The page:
Events from Paris continue to haunt my week. I’ve spent a great deal of time thinking about the pursuit of safety.
In part these reflections have been entirely practical. I am serving, this year, as head of the Cheder. I’ve had parents contact me, quite understandably, worried about the safety of their children in a ‘Jewish building.’ Acts of terror do that to a person, it is only a fool who is not terrified by that designed to terrify us. Right across the Synagogue we’ve been relooking at our security procedures; what more could we do, what more should we do?
In part these reflections have been more philosophical. The Haaretz cartoonist Eran Wolkowski offered this biting reflection on the choices facing us, in our search for safety, this week - https://twitter.com/haaretzcom/status/555223293716738048. It’s a cartoon of a group of French Jews making their way to Israel. They are greeted by Prime Minister Bibi Netanyahu and Chancellor Naftali Bennett; Bennett is armed with a semi-automatic, clearly only to be used in defence of the new arrivals and the country they enter. The politicians beckon the new immigrants into a walled city where guns poke out through reinforced security doors and soldiers patrol the parapets wandering between missile launchers and other weaponry. This is the safety those who are imagined to be fleeing from France are to offered in the only country to provide an unambiguous welcome to any Jew. Oy.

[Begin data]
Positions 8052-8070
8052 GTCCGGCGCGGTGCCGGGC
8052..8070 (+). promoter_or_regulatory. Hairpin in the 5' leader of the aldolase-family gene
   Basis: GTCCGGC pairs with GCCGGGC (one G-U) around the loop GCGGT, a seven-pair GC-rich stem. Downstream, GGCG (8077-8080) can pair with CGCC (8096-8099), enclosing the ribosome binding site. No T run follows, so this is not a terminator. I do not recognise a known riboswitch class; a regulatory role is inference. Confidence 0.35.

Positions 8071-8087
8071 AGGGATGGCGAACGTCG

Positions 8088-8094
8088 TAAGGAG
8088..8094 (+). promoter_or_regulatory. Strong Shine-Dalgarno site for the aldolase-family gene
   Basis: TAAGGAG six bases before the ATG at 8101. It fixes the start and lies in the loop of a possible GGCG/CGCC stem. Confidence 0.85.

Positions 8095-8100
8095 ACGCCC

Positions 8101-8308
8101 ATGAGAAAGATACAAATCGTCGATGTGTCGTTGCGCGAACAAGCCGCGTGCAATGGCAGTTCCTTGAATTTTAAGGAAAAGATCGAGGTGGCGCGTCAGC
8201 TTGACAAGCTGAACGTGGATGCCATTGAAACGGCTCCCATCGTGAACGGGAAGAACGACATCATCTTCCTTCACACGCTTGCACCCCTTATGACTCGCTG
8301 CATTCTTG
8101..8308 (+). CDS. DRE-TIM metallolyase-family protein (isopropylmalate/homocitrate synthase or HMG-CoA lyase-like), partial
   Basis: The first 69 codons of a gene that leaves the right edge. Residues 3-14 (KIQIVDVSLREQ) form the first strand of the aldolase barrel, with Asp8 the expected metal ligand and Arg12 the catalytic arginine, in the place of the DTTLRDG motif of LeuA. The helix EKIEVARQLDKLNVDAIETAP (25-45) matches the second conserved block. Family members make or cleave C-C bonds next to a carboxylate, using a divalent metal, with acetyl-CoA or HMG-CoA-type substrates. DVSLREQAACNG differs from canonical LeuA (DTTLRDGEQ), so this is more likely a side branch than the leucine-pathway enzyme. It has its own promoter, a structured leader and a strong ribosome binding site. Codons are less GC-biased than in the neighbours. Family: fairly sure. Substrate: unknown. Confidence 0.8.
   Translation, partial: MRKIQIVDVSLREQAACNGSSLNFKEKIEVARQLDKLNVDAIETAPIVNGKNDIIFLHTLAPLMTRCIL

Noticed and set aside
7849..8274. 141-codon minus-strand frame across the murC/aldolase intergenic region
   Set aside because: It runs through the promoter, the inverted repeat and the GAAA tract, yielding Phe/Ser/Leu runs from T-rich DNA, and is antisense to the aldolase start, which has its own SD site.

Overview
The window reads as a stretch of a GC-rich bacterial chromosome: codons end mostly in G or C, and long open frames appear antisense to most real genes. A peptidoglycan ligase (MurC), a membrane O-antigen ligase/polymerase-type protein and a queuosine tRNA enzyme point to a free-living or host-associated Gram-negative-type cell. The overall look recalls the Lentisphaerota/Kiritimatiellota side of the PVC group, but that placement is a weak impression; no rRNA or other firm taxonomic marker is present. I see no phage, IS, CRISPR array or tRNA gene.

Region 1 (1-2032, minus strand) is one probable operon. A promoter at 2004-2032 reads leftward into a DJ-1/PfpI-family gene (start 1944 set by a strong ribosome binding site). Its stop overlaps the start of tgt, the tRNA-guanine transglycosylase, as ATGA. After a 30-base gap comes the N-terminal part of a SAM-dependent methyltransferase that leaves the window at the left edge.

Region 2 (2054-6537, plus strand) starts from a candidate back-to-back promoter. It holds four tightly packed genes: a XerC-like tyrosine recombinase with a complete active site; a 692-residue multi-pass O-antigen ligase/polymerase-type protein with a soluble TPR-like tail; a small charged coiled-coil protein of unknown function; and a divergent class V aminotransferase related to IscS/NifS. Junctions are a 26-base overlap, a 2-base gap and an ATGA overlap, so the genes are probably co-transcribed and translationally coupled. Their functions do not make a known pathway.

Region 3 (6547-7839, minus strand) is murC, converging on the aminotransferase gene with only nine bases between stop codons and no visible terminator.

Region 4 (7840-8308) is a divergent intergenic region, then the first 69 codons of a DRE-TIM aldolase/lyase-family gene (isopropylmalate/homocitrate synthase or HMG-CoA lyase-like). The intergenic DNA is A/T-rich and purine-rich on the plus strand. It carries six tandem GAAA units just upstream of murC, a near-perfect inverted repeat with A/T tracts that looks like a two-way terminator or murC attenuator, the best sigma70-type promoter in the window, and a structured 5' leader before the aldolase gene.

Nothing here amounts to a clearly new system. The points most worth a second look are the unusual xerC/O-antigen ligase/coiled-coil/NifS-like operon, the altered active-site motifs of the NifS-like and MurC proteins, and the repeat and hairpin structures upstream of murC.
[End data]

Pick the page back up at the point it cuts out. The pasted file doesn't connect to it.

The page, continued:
I love Israel and at various times I’ve considered making my own life there, but not as a refuge where I can hide behind a big wall and bigger guns. I’m intensely proud of the strength Israel has shown in the face of existential threat, and grateful for every sacrifice made by every young Israeli conscripted into Israel’s defence force, but I don’t dream of a solution to the Jewish question that has Jews imprisoned behind walls; whether those walls are built by Jews to keep others out, or others wishing to keep us in. And therefore what?
I have no choice other than to believe in the value of a life lived beyond the wall, away from the security that guns and physical security devices promise. Ultimately I don’t believe guns make us safer. Of course we should have rigorous security procedures at the Synagogue, especially when we are entrusted with the safety of children – we mustn’t be anyone’s idea of an easy target, but professional security guards, concrete walls and the rest of it offer, at best, only a superficial promise of security. The great Jewish thinker Emanuel Levinas suggested that the encounter with our fellow human beings, especially with those we acknowledge as different to us, is the moment in which we can become moved; moved to ethical behaviour, moved to an abjuration of violence, moved to an appreciation of the preciousness of all human life. And that means we need to show our faces, beyond the wall. We need to expose our own fragility and we need to look upon the fragility of our fellow human beings. Goodness, that’s a tough call, especially this week. And, again, this philosophical approach does not mean we should drop our guard when it comes to the practical security procedures in place at the Synagogue. It just means that we need to do more than rely on security procedures; no matter the height of the wall or the calibre of the weaponry protecting us, we need to do more.
Shabbat shalom, my most fervent prayer, may this Shabbat come peacefully for all,